We’re fighting to preserve precious memories. The way we care makes a difference in our community and our research informs healthcare around the world.
Browse this site to arm yourself with information on aging well. Come back often for new tips from Baycrest experts.
verb. /Renew your spirit; learn, grow and connect with others/
You don’t have to stop learning as you age. “Not only can learning be a lot of fun, it’s also an important part of maintaining your brain health,” says Dr. Angela Troyer, Program Director of Neuropsychology and Cognitive Health at Baycrest. Challenging yourself to learn new things can help you maintain cognitive function for longer. Adults who acquire new skills perform better on memory tests than adults who engage in more passive activities.
If you’ve ever wanted to take a cooking class, pick up an instrument or become an artist – now is the time. Your brain will thank you later.
Being socially engaged is beneficial for brain health. Studies indicate people who are more satisfied with their interactions with others are at lower risk of dementia.
You can connect to others by:
These tips come from Living with Mild Cognitive Impairment: A Guide to Maximizing Brain Health and Reducing Risk of Dementia, written by Baycrest colleagues Dr. Nicole Anderson, Dr. Kelly Murphy and Dr. Angela Troyer.
Art awakens memories, encourages dialogue and inspires the sharing of ideas – whether you’re creating a piece of art or simply appreciating a painting on the wall.
For some people with Alzheimer’s disease, memories from long ago may remain intact even though recent conversations and events are forgotten. At Baycrest, we explore how art can not only engage older adults with their environment, but how interacting with and creating art can contribute to a positive sense of self. For those with memory loss, colourful sculptures of fish, birds and flowers in a courtyard have been designed to spark memories of childhood.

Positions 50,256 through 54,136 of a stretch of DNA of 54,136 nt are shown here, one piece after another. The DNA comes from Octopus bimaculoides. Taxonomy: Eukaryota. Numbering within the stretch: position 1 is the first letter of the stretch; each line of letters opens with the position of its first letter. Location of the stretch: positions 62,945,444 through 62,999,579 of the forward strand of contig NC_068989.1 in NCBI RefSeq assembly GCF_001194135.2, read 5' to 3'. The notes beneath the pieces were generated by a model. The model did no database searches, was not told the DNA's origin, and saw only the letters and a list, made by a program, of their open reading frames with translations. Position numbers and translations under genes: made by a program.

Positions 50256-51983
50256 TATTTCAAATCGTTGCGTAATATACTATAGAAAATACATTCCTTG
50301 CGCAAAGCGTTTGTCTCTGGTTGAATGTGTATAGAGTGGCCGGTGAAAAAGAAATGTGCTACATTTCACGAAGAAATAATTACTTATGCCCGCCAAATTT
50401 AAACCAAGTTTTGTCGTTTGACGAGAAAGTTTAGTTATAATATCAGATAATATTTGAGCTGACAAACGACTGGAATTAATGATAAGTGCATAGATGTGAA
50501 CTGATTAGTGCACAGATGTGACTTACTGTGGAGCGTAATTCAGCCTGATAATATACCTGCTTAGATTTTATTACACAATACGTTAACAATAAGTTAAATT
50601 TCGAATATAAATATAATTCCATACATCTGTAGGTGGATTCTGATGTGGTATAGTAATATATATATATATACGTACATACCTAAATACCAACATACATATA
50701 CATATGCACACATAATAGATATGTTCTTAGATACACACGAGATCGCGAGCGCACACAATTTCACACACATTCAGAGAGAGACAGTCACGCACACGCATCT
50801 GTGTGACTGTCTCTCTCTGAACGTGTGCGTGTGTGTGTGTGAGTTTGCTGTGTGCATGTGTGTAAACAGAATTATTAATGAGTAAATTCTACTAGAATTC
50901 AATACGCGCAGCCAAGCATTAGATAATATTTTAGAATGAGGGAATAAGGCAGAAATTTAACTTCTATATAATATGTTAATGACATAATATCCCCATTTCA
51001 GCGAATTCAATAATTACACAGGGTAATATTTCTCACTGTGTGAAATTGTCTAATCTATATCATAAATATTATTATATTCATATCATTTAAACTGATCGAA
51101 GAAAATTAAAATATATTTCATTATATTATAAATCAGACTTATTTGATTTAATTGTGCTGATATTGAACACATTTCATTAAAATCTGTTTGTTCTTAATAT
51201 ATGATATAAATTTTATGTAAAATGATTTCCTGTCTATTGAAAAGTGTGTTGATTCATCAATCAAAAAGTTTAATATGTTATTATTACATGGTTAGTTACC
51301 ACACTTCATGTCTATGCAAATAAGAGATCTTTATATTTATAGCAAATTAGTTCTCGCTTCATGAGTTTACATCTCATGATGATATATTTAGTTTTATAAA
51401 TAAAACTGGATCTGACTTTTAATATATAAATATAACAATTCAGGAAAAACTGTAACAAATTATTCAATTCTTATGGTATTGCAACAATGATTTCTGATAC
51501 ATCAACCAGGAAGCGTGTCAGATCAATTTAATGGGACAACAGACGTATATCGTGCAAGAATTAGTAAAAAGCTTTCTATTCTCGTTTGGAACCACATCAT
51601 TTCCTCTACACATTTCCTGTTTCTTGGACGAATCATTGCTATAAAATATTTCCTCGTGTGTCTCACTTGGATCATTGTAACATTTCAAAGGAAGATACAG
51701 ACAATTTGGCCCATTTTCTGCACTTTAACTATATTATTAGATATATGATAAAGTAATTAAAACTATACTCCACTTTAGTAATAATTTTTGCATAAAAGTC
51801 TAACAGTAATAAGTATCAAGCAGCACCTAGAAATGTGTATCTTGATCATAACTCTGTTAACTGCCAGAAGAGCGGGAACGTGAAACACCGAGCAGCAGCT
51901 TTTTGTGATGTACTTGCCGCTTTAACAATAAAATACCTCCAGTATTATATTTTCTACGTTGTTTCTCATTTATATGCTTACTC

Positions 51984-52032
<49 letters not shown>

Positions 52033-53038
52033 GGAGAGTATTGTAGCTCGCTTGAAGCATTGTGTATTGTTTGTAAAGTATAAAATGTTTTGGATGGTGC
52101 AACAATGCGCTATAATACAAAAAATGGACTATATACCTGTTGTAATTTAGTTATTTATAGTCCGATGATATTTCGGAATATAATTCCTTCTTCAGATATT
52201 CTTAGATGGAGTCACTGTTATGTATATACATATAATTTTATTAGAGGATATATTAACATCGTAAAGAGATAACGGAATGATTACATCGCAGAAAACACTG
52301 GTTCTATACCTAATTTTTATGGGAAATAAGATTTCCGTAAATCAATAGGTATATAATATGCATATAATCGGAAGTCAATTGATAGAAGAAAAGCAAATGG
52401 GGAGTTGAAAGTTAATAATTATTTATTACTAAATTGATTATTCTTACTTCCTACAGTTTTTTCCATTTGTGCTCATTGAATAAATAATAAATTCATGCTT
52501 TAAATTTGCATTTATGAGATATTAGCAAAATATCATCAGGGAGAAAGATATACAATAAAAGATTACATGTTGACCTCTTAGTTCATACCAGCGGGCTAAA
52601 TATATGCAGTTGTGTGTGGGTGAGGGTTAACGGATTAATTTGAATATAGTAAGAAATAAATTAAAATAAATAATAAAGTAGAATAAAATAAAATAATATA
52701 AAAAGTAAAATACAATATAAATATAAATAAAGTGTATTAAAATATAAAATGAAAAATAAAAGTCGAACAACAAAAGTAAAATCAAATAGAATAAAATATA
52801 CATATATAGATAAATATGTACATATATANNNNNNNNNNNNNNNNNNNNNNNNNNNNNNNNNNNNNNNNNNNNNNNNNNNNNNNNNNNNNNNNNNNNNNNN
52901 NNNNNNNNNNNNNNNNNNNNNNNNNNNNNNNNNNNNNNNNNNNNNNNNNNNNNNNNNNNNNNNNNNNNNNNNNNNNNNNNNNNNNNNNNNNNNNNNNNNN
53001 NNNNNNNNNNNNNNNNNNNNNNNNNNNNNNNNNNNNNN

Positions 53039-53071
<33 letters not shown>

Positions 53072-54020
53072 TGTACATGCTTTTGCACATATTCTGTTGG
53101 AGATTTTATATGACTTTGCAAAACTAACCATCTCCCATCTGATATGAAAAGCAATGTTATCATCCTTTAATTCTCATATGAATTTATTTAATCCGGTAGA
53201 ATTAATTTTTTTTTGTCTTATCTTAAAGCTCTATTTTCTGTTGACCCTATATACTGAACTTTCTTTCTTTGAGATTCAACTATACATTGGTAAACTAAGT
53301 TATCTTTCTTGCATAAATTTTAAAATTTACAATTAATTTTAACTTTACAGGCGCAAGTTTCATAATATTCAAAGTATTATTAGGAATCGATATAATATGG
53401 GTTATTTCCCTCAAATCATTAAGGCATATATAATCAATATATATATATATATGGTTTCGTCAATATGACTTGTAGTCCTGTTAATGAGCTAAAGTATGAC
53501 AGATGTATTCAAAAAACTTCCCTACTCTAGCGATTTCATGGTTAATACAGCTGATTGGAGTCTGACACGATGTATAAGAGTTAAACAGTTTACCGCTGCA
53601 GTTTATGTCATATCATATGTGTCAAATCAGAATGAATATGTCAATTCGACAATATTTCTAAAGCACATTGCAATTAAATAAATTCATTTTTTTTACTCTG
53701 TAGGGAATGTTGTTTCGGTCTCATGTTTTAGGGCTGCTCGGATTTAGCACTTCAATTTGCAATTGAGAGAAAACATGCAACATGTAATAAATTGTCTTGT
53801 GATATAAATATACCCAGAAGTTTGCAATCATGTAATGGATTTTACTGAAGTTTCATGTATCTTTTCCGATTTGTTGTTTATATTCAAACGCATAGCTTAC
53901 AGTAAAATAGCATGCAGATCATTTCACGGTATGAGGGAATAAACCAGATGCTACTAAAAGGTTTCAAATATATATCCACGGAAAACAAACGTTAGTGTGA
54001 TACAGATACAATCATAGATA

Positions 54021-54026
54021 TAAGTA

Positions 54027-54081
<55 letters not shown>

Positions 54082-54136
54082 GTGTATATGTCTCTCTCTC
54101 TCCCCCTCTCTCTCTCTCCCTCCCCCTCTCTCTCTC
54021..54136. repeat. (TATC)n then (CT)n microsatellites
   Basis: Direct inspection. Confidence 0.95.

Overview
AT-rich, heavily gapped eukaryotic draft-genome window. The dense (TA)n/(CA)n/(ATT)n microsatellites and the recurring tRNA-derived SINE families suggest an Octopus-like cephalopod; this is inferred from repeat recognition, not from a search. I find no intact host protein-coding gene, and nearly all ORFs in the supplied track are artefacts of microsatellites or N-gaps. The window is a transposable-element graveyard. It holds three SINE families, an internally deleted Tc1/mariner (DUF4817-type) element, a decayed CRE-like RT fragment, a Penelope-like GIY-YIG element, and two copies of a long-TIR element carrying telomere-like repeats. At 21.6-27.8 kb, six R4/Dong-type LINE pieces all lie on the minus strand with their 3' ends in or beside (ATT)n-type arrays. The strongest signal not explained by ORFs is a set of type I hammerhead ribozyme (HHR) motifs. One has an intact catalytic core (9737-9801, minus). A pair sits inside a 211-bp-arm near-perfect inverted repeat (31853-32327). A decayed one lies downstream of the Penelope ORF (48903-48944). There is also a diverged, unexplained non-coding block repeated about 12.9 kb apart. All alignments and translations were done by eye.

We know that creative activities benefit your cognitive function and provide a cathartic release of emotion. Incorporate art into your lifestyle by visiting an art gallery or picking up a paintbrush. You’ll find more satisfaction in life and enjoy the brain benefits for years to come.
verb. /Recollect, preserve; sharpen your mind/
A certain amount of stress can boost work performance, as some of us work well under pressure. You may even feel an increased sense of satisfaction while under stress because you feel challenged and useful. But too high levels of stress can be detrimental to your health, happiness and even your memory.
You often can’t remove stressors from your life, but you can take control of how you cope.
Wondering if memory changes are a normal part of aging, or something more? Baycrest’s memory experts have developed a free online brain health assessment that will help those ages 50 to 79 put worries about memory changes to rest.
The 20-minute assessment examines cognitive performance and helps direct those with cause for concern to see a doctor. “If it turns out that you do have a significant problem with your memory, then early diagnosis along with science-based education and interventions will help you maintain your cognitive health and independence for as long as possible, and enable you and your family to plan for the care and support you’ll need in future,” said Dr. Angela Troyer, program director of Neuropsychology and Cognitive Health at Baycrest, and a lead member of the team that developed the online test.